An IP PBX or private branch exchange is a system that switches voice calls between VoIP users allowing everyone to share internal communications plus potentially routing calls to external phone lines.
With a conventional PBX, separate networks are necessary for voice and data communications. One of the main advantages of an IP PBX is that it converges data and voice networks – making internet access, VoIP communications, traditional telephone communications, and signal routing all possible using a single line to each user.
Early on during the emergence of #ds106radio I started doing some tinkering to potentially devise a replacement for Papaya for mobile broadcasting. As fun as Papaya is with #ds106radio it is only available for Apple mobiles via iTunes, is not free, and limits distributed mobile broadcasting to “pass the mic” arrangements.
While pass-the-mic works great and is fun for many types of radio antics I wanted to find a straightforward means for users to access #ds106radio broadcasting:
- without being required to purchase an app or software
- from any mobile platform
- without the need for an operator to “patch in” callers
- with automated, server-side recording of all live broadcasts
To accomplish this I adopted Asterisk – a robust open source PBX software platform. Asterisk supports SIP (session initiation protocol) – a popular signaling protocol used for controlling voice and video calls over IP (internet protocol) facilitating two-party voice communication sessions (unicast) and multiparty (multicast) sessions. Asterisk also has an extensive library of modules that extend the core functions of the PBX – and as luck would have it one designed to work specifically with Icecast.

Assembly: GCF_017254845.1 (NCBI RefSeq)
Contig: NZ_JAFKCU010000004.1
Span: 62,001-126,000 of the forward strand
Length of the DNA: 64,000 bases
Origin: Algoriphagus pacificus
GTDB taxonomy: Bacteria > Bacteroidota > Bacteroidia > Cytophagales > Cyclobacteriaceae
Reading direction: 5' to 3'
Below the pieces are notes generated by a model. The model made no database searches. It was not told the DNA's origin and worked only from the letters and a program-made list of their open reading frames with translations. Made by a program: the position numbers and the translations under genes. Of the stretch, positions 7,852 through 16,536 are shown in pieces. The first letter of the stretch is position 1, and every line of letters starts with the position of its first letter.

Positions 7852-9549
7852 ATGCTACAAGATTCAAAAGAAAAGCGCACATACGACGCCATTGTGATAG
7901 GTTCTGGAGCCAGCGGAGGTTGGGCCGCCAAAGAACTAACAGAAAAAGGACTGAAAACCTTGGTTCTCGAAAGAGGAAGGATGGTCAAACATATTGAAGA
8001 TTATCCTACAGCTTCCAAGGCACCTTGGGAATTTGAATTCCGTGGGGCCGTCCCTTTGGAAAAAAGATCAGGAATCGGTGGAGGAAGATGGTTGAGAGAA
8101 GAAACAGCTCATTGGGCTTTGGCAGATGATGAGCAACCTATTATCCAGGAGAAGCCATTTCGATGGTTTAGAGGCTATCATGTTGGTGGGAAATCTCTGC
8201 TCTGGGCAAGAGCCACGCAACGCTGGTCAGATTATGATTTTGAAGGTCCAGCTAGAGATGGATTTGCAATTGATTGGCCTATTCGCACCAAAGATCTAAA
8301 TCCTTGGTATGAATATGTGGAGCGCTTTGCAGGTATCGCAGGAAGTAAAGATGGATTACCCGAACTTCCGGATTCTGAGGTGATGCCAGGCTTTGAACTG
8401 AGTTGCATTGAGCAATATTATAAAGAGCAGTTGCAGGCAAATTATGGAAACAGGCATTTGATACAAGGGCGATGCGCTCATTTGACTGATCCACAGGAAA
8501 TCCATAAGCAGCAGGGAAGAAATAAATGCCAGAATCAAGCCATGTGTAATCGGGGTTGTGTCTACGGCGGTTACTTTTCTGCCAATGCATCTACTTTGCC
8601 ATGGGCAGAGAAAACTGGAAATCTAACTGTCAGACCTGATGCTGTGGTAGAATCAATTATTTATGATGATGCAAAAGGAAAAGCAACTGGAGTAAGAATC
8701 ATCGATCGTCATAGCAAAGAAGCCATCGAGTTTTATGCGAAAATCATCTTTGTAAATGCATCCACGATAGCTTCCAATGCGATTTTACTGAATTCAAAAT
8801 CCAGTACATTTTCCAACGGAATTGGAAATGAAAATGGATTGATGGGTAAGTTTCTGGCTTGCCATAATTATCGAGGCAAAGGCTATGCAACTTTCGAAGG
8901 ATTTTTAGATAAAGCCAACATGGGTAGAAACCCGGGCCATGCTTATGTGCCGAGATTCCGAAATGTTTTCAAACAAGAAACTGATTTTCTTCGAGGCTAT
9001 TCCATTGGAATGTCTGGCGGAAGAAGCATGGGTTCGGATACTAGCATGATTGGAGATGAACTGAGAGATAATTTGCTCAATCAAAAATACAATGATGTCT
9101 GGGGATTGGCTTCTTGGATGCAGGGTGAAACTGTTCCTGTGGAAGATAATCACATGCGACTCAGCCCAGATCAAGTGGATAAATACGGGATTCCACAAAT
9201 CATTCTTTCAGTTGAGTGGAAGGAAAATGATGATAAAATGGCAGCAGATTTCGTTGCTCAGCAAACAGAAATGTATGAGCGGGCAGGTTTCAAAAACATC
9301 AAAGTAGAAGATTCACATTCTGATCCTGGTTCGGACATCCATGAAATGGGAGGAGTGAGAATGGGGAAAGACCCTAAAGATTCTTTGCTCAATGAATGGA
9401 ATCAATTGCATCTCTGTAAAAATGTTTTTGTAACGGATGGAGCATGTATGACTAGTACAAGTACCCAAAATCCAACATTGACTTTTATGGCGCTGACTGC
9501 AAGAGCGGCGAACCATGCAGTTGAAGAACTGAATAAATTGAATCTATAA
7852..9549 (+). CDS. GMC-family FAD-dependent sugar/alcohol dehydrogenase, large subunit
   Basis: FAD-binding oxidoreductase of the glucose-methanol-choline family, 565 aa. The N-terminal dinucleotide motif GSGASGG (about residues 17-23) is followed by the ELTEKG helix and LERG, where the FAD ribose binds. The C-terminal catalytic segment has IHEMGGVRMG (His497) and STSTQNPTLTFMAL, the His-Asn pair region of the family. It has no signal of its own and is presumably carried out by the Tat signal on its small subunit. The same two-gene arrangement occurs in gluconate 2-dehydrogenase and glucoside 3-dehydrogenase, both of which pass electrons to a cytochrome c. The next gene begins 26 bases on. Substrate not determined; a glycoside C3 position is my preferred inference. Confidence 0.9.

When I connect the PBX to #ds106radio next week any time someone calls 106 on their SIP enabled softphone any calls to the 106 conference room will go /LIVE to air after a 60 second delay. I believe that the PBX I have setup has the horsepower to support up to 20 concurrent extensions – so this could get interesting.
My tests this weekend were very successful and things appear to be ready to roll for this new approach to distributed, freeform radio, but I need to test and fine tune a few things on the PBX before connecting #ds106radio Icecast /LIVE mount to the PBX.
This is where you can help. Let’s generate a list of free SIP softphones from a range of mobile platforms and operating systems and test them this week. So far I have successfully tested two:
Telephone for OSX
- Open your Preferences
- Add an account using the + sign
- Punch in the username – a number between 1-20
- Add the domain as listed in the image below
- PW: ds106radio4life
- Dial 106
- Speak your name when prompted – wait a few seconds – you will be connected to the call
SipFone for iPhone/Pod/Pad
- Open your device Settings
- Scroll to SipFone
- Enter the number between 1-20
- Enter PW
- Enter domain as listed below
- Open the SipFone app
- Dial 106
- Speak your name when prompted and wait to be connected to the call
If you test out the connection using different mobile or desktop apps let me know in the comments. Looking forward to exploring this approach to freeform webradio and test its limits and potential.